PubDate: 2016-06-03T02:49:32Z
       
  • Orexin-A stimulates the expression of GLUT4 in a glucose dependent manner
           in the liver of orange-spotted grouper (Epinephelus coioides)
    • Abstract: Publication date: Available online 2 June 2016
      Source:Comparative Biochemistry and Physiology Part A: Molecular & Integrative Physiology
      Author(s): Cong Zhang, Caiyun Sun, Bin Wang, Peipei Yan, Amin Wu, Guokun Yang, Wensheng Li
      Orexins are hypothalamic neuropeptides involved in the central regulation of feeding behavior, sleep-wake cycle and other physiological functions. Orexin-A can regulate energy metabolism and increase glucose uptake, suggesting a role in glucose metabolism. In this study, we investigated the effects of orexin-A on GLUT4 mRNA and protein levels and the intracellular signaling mechanisms mediating orexin-A activity in the hepatocytes of grouper. Our results demonstrate that intraperitoneal injection of orexin-A increased the expression of GLUT4 in the liver, and this effect was significantly enhanced by co-injection of glucose. Treatment of primary cultured hepatocytes with either orexin-A or glucose alone had no effect on the expression of GLUT4, while co-treatment with orexin-A and glucose significantly increased the expression of GLUT4. This stimulatory effect was partially blocked by inhibitors to ERK1/2, JNK or p38 MAPK and was further blocked by an orexin receptor antagonist, which indicates that orexin-A could stimulate the expression of GLUT4 in a glucose dependent manner in primary hepatocytes via ERK1/2, JNK and p38 signaling. Our results suggest that orexin-A could play a pivotal role in stimulating glucose utilization in grouper, for a long-term goal, which might be useful in reducing costs in the aquaculture industry.


      PubDate: 2016-06-03T02:49:32Z
       
  • Editorial Board
    • Abstract: Publication date: July 2016
      Source:Comparative Biochemistry and Physiology Part A: Molecular & Integrative Physiology, Volume 197




      PubDate: 2016-06-03T02:49:32Z
       
  • Measurement of flying and diving metabolic rate in wild animals: review
           and recommendations
    • Abstract: Publication date: Available online 3 June 2016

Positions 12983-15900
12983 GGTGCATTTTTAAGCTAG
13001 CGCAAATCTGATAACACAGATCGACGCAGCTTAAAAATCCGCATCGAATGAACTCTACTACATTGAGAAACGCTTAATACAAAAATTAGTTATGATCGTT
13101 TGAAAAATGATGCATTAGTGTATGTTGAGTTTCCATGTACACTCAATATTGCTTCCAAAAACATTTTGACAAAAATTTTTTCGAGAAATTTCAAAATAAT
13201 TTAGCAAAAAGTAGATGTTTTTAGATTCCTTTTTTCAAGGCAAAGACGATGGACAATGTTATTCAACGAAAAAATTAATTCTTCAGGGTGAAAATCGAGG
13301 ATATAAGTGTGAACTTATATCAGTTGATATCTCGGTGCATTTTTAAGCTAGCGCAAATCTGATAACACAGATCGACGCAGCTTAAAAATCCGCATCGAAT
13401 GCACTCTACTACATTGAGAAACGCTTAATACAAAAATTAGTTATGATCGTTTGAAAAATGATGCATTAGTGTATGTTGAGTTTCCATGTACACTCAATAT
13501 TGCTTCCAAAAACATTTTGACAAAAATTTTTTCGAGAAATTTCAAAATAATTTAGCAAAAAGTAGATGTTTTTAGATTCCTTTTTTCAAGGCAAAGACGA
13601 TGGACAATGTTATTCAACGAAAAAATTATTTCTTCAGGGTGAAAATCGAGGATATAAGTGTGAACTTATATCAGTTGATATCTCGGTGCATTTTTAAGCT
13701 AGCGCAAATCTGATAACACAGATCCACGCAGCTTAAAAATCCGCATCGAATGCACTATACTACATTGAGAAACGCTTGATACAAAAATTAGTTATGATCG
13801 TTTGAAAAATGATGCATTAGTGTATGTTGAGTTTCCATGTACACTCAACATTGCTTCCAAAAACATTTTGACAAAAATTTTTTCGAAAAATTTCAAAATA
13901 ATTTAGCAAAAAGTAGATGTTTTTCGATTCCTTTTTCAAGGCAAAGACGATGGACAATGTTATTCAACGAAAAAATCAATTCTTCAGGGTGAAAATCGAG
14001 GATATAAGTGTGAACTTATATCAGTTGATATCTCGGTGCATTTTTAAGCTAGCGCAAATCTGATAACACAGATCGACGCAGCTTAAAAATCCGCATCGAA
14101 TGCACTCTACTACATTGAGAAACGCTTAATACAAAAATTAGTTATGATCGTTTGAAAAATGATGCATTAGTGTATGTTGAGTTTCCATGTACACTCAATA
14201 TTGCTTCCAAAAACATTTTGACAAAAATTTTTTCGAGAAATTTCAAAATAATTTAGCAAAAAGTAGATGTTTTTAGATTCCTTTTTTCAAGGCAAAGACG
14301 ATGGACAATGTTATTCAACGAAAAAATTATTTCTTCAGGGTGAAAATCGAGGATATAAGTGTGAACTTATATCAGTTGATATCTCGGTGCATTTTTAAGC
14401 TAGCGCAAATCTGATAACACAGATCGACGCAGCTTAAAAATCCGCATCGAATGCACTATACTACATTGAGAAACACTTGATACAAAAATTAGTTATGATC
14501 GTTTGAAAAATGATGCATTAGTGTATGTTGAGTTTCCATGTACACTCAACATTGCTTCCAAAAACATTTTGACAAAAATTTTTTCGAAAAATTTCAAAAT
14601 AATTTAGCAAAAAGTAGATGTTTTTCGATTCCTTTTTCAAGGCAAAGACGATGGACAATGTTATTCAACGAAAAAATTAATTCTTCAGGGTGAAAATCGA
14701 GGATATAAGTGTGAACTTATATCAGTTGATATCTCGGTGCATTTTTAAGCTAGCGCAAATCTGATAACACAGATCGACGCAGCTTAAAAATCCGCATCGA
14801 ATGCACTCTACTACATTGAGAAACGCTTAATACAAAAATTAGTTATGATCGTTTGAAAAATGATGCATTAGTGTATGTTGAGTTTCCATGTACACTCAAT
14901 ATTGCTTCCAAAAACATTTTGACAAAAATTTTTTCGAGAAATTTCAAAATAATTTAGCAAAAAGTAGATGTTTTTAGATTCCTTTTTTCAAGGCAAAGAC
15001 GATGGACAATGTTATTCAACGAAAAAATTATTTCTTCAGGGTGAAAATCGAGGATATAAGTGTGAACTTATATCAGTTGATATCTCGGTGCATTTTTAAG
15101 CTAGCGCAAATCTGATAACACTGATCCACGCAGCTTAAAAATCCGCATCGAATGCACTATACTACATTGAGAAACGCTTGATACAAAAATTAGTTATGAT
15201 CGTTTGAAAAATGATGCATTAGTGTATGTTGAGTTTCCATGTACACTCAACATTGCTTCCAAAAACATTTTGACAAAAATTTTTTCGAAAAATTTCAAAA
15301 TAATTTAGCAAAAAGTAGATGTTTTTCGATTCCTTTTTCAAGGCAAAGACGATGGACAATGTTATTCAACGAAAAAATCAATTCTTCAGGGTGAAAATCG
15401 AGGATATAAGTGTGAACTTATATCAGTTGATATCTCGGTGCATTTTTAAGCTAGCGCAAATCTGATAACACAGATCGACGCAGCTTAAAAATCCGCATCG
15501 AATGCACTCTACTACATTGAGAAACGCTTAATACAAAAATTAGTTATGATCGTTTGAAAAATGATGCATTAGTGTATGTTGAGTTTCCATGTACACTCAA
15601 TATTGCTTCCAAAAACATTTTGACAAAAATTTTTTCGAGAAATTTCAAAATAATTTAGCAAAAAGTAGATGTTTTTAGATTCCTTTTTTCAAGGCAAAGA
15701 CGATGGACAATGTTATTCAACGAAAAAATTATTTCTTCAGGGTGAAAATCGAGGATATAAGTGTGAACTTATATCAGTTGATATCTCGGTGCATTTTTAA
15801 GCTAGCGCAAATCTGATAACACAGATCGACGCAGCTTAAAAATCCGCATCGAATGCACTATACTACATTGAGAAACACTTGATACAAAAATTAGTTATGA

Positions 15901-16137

Source:Comparative Biochemistry and Physiology Part A: Molecular & Integrative Physiology
      Author(s): Kyle H. Elliott
      Animals’ abilities to fly long distances and dive to profound depths fascinate earthbound researchers. Due to the difficulty of making direct measurements during flying and diving, many researchers resort to modeling so as to estimate metabolic rate during each of those activities in the wild, but those models can be inaccurate. Fortunately, the miniaturization, customization and commercialization of biologgers has allowed researchers to increasingly follow animals on their journeys, unravel some of their mysteries and test the accuracy of biomechanical models. I provide a review of the measurement of flying and diving metabolic rate in the wild, paying particular attention to mass loss, doubly-labelled water, heart rate and accelerometry. Biologgers can impact animal behavior and influence the very measurements they are designed to make, and I provide seven guidelines for the ethical use of biologgers. If biologgers are properly applied, quantification of metabolic rate across a range of species could produce robust allometric relationships that could then be generally applied. As calibrating techniques for measuring flying and diving metabolic rate in captivity is difficult, I suggest that applying multiple techniques in the field to reinforce one another may be a viable alternative. The coupling of multi-sensor biologgers with biomechanical modeling promises to provide great improved precision in the measurement of flying and diving metabolic rate in wild animals.